Are CIOs sleeping on ‘low code’?
Healthcare has often been the victim of hyped-up technology, so it’s no surprise that CIOs are wary of new trends. Welcome to the buzz surrounding low-code software.
Low code offers the potential to facilitate the development of solutions by using a graphical user interface instead of the traditional approach of relying on hand-coded programming, thus requiring little to no coding to build applications and processes.
This more visual approach to software development is on the rise, particularly after a Gartner prediction that low-code application development would represent about 65% of application development activity. In February, Gartner forecast worldwide low-code development to grow 23% this year.
Recent initial public offerings for companies further demonstrate the growing hype. For example, UiPath’s IPO raised $1.3 billion while providing a total market capitalization of nearly $30 billion. The company serves as a global software company for robotic process automation (RPA).
RPA is driving the shift
The success of RPA solutions relies on low-code or no-code applications, and RPA is rising on CIOs’ radar because of the promise they offer as tools that can enable complete hyper-automation and support digital transformation. This growing trend suggests CIOs must adopt a new philosophy for executing a low-code culture in IT.
Four themes are essential to executing this shift.
Keep it simple, stupid. Undergirding the shift to low-code development means that programming and automation should not be complex and not require intensive support from IT to make the change. While that may seem obvious from the underlying problem that low code is attempting to solve, it’s important not to complicate the new approach.
The usability of the products must be simple enough at the start. Organizations have a better chance of understanding the simplicity of a low-code platform when they start using it, so IT executives should not overthink it and buy a platform solution that has too many bells and whistles.
All about speed. By uncomplicating the development process and enabling more people to engage in it, the time to develop should be faster with low code. There should also be a reduction in costs to develop solutions.
But that won’t help without assistance in education and changing culture. CIOs will need to take the lead role in encouraging the automation mindset for the organization. Employees will need to be encouraged to explore avenues to automate by utilizing low-code technology tools. Seattle Children hospital’s CIO Zafar Choudry said “we’ve embraced low-code development as it’s intuitive, adaptive, iterative and flexible and has allowed us to develop patient-facing apps (idea to app in days) quickly with limited skill sets. It’s empowered our teams to zoom in on the patient experience for digital transformation.”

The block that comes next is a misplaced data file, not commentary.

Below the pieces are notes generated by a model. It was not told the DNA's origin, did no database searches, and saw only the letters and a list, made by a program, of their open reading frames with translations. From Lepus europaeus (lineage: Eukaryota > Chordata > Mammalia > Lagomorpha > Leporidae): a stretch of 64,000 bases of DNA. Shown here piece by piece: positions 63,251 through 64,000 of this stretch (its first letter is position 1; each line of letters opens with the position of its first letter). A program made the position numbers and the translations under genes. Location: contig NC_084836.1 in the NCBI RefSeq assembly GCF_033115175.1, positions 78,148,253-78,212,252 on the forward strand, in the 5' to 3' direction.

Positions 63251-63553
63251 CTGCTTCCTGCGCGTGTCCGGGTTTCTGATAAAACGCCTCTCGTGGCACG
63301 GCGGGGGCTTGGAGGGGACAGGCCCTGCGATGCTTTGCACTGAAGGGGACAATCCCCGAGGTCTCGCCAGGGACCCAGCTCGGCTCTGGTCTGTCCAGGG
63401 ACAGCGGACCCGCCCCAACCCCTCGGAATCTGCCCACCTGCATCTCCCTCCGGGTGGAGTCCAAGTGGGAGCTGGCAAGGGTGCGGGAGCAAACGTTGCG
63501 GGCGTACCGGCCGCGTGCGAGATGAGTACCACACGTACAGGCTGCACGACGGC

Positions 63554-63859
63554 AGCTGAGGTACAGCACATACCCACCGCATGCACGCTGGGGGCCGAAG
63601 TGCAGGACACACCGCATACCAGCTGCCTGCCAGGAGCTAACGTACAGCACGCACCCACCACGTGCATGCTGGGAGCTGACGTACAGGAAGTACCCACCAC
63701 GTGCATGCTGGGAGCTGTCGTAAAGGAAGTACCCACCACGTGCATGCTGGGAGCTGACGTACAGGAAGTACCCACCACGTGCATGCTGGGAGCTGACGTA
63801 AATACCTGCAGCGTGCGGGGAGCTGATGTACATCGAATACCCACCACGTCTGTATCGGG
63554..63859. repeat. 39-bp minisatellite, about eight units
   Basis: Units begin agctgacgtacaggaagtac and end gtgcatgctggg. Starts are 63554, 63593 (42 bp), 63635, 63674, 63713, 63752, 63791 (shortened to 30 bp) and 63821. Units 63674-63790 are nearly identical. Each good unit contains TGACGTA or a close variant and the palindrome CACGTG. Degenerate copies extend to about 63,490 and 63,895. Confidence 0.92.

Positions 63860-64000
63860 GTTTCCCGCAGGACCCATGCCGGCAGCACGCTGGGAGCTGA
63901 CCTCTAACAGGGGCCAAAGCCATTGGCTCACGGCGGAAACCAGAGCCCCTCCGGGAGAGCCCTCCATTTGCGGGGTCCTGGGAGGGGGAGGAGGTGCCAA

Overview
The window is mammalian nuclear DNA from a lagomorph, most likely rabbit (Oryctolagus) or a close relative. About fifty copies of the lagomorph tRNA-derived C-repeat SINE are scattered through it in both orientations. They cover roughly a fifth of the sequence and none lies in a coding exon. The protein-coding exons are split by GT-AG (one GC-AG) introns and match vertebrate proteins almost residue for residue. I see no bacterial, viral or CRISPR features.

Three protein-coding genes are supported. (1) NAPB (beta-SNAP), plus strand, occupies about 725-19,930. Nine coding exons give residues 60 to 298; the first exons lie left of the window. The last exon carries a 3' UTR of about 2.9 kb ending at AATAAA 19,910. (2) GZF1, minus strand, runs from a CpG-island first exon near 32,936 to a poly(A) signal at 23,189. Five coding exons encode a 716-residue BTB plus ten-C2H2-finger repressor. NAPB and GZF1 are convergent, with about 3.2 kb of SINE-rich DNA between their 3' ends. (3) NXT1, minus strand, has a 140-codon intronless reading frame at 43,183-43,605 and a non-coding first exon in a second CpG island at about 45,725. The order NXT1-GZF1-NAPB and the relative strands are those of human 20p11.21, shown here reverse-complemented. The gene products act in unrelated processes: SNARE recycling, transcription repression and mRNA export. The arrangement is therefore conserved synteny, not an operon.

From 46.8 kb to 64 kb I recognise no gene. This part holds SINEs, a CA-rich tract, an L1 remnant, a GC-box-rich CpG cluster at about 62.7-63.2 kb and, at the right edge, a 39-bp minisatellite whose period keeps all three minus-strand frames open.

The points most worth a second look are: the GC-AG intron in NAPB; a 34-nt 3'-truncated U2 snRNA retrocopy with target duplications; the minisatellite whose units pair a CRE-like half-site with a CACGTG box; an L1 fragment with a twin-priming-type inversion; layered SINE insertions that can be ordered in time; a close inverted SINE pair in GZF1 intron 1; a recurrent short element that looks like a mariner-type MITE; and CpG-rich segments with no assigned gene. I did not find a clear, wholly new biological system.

Crowdsource the IT department. CIOs must adopt a new, inclusive mindset that envisions wider dispersal of IT involvement. It won’t be easy – it’s a profound shift to think of the future of running IT in an organization where every employee has the basic skills to develop automation.
Low code provides the opportunity to crowdsource solutions within an organization. But to take full advantage of that philosophy, the mentality for CIOs must shift, and they will need to find ways to promote “citizen developers.”
IT department adjustments. The future of IT in organizations needs reconsideration in a shift to low-code software development. To make this shift, CIOs must emphasize implementing training their workforces on how to use the platform. And by extension, that means IT must let go of control to facilitate the transition.
Documentation and oversight will continue to be important, and this is where IT can come alongside the workforce to put the process in place – but CIOs must ensure their departments don’t become a roadblock or gatekeeper. IT also has a role to play in monitoring application design and ensuring security protocols are in place. This also means that security professionals must adapt because these tools are not going away anytime soon.
Healthcare doesn’t deal well with change, and CIOs are no exception to that rule. When it comes to low-code transitions, CIOs must deal with their fears of giving up control and realize they cannot try to regulate and control access, especially to data. It can be freeing, really – a CIO doesn’t need to be the technical guru and instead can adopt the crowdsource mindset.
According to Baystate Health Chief Information and Digital Officer, Joel Vengco, “Democratization of data and now democratization of coding through low code are key ingredients to creating a culture of learning and innovation focused on rapid solution delivery. It promotes reuse or mashups of app components that can accelerate development, especially single use or time-limited solutions.”
On the contrary, some CIOs view this as technical debt part 2. It can be an extension of applications that all of a sudden are unsupported but in production usage. CIOs must decide on their next steps, as low-code platforms are not going away.